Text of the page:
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'Dolphin Tale 2' review: Critter outshines humans

From left, Nathan Gamble as Sawyer Nelson and

From left, Nathan Gamble as Sawyer Nelson and Cozi Zuehlsdorff as Hazel Haskett with Winter as herself in "Dolphin Tale 2." Credit: MCT / Wilson Webb

"Dolphin Tale," a severe case of inspiration overload from 2011, told the story of Winter, a rescued bottlenose who survives the amputation of her tail thanks to an ingenious prosthetic device. With Morgan Freeman as the lovably gruff designer, Dr. McCarthy, plus a heart-tugging cast of Iraq War amputees, "Dolphin Tale" was a true story that nevertheless felt like a false fantasy.

The sequel, "Dolphin Tale 2," follows in the first movie's wake. It reunites its entire main cast at Florida's Clearwater Marine Aquarium, where Winter -- once again playing herself -- is in trouble. The death of a companion has left the plucky dolphin alone in her tank, a violation of USDA rules. A nitpicky bureaucrat (Charles Martin Smith, who also wrote and directed) gives the staff an ultimatum: Find a companion for Winter in 30 days or the government will claim her.

That's barely a story, so "Dolphin Tale 2" pads its running time with subplots involving two young aquarium staffers. Hazel (an appealing Cozi Zuehlsdorff) is developing a crush on Sawyer (Nathan Gamble), but he's just been offered a spot on an exciting ocean voyage. A bland Harry Connick Jr. plays Hazel's father and the aquarium's founder, Clay Haskett; Ashley Judd is Sawyer's single mom; Kris Kristofferson dispenses folksy wisdom. Freeman is sidelined as Dr. McCarthy, which means the interesting science experiments that enlivened the first movie are missing here.

"Dolphin Tale 2" is both uneventful and predictable, but it deserves credit for treating its nonhuman characters with respect. The movie repeatedly reminds us that Winter is a wild animal, not a pet. At one point, Clay must decide whether to release a rehabilitated dolphin back into the sea or keep her captive as a companion to Winter -- a difficult choice that young Hazel initially cannot understand. Her tearful scene is the closest this movie comes to something like drama.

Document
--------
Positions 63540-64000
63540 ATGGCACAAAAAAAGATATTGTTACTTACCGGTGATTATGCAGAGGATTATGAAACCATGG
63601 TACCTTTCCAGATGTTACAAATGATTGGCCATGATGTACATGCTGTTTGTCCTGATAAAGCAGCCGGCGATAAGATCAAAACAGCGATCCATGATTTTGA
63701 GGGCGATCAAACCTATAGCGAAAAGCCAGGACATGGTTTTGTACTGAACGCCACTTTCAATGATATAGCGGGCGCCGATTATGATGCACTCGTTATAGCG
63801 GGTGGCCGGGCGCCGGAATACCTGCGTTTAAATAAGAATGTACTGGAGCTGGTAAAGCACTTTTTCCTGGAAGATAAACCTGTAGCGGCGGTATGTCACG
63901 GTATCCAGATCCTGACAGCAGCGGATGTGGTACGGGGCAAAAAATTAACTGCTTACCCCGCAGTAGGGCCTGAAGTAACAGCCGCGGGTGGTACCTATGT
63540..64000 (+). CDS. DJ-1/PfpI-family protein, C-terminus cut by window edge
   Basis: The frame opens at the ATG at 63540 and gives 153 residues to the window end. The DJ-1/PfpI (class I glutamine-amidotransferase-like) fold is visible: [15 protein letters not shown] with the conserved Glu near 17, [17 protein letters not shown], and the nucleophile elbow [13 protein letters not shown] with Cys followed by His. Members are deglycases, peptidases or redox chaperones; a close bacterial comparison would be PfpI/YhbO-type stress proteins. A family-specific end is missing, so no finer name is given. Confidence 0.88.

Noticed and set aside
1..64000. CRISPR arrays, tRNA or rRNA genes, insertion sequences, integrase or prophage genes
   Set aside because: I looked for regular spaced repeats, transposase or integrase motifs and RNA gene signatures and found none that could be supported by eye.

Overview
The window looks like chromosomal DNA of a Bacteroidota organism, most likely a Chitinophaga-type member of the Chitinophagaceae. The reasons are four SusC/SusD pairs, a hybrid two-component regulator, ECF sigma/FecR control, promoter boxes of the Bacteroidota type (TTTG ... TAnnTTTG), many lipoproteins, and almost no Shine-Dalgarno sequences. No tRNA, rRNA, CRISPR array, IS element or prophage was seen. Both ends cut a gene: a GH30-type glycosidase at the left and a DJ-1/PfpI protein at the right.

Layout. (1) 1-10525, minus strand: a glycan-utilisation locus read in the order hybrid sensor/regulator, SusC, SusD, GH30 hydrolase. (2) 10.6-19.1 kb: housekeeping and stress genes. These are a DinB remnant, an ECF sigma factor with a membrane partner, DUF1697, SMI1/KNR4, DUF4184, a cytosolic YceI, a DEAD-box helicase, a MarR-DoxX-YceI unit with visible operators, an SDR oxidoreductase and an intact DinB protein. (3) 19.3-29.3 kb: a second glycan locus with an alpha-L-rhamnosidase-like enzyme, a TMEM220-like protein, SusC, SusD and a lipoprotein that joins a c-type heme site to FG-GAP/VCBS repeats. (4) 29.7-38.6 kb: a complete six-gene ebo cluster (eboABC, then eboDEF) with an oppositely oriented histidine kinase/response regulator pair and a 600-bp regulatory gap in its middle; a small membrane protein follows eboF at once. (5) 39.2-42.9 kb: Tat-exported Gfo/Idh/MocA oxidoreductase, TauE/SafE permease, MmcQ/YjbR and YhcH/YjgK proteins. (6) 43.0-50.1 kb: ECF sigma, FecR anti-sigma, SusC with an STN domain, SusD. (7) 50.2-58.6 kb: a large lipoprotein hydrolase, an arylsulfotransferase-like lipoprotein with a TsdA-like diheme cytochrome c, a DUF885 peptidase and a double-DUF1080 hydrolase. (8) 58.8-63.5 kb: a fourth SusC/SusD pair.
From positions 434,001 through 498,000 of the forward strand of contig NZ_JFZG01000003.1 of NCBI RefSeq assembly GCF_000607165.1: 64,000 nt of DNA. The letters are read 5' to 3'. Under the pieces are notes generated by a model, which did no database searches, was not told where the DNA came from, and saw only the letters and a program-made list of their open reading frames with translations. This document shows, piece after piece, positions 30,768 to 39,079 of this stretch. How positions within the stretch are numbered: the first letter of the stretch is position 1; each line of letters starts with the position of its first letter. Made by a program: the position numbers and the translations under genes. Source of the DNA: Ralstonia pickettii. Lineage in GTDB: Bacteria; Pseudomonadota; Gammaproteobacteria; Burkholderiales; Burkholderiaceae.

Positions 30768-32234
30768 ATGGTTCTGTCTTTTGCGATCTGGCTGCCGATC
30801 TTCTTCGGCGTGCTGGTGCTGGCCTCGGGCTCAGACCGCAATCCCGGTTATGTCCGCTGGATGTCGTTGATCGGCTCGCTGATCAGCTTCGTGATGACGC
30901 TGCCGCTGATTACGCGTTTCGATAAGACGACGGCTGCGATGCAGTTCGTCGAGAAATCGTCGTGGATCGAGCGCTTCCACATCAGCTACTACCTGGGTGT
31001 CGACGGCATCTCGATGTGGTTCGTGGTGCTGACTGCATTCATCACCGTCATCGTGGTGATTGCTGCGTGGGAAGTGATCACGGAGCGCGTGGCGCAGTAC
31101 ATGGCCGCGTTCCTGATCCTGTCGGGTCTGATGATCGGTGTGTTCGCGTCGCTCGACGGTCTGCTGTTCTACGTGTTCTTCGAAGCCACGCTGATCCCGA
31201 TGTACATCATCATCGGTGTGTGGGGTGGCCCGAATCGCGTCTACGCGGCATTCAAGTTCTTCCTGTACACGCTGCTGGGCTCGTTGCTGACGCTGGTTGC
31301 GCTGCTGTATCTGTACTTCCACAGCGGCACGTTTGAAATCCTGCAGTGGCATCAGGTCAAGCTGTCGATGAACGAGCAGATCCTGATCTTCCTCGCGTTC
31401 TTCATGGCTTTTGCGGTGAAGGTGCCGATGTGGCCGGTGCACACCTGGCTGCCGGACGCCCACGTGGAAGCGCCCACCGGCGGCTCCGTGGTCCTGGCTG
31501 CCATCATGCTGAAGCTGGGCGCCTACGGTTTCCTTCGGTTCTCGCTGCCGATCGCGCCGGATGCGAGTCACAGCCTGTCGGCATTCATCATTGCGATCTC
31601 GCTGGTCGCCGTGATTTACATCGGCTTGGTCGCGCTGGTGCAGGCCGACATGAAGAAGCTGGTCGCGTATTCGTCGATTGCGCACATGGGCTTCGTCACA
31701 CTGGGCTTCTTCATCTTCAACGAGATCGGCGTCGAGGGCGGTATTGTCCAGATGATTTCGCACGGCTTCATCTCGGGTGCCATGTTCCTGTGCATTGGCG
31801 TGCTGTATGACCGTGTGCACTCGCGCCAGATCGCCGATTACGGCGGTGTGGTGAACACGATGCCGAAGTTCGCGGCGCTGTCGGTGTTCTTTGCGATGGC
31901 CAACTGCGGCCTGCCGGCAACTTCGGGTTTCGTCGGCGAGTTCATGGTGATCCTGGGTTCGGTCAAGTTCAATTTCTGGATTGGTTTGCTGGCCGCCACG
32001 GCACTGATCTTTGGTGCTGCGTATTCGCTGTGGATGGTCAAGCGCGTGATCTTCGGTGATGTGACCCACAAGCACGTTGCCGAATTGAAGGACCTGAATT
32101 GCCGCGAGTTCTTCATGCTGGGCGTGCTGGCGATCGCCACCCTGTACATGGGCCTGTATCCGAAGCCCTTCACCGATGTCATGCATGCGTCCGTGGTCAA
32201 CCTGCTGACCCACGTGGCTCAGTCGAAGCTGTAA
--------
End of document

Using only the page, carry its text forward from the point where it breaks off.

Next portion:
Otherwise, "Dolphin Tale 2" is basically a cinematic kiddie pool: shallow, tepid and safe.

PLOT A Florida aquarium's beloved dolphin is in danger of being forcibly relocated.

RATING PG (mild thematic elements)

CAST Harry Connick Jr., Ashley Judd, Morgan Freeman, Nathan Gamble


BOTTOM LINE Bland and predictable, but the wildlife antics and mild suspense will entertain very young viewers.



It had been three long years since Nathan Gamble and Cozi Zuehlsdorff, the two kids who befriended Winter the injured dolphin, made "Dolphin Tale" with the world's first dolphin with a prosthetic tail.

Would Winter remember them for the sequel? You really don't know for sure, Cozi says. But she and Nathan want to believe.

"There was a time when we were filming a pool scene where me and Winter were just chilling, between takes, in the water with a trainer," says Nathan, already a veteran child actor (The Dark Knight) when he was cast in the original film. "I tilted my head to the left, and Winter bubbled and let herself sink way down in the pool. I thought that was weird, but her trainer said, 'Oh my gosh, Nathan, that was one of the commands we taught you to give her in the first film! You tilt your head, she bubbles and sinks to the bottom.' So she remembered this thing we'd had her do in the first film, years before. Isn't that cool?"

The two young players -- just 12 when they made the first film, 16 now as Dolphin Tale 2 comes out -- sound perfectly sincere when talking about Clearwater Aquarium's little disabled dolphin and how the movie they made about her changed their lives.

"After the first film, we signed on as spokespeople for the aquarium," Cozi says. "We get to come back there three times a year and meet a lot of the kids that Winter and 'Dolphin Tale' inspired. I think it's made me more mature and more empathetic, hopefully."

-- McClatchy-Tribune News Service

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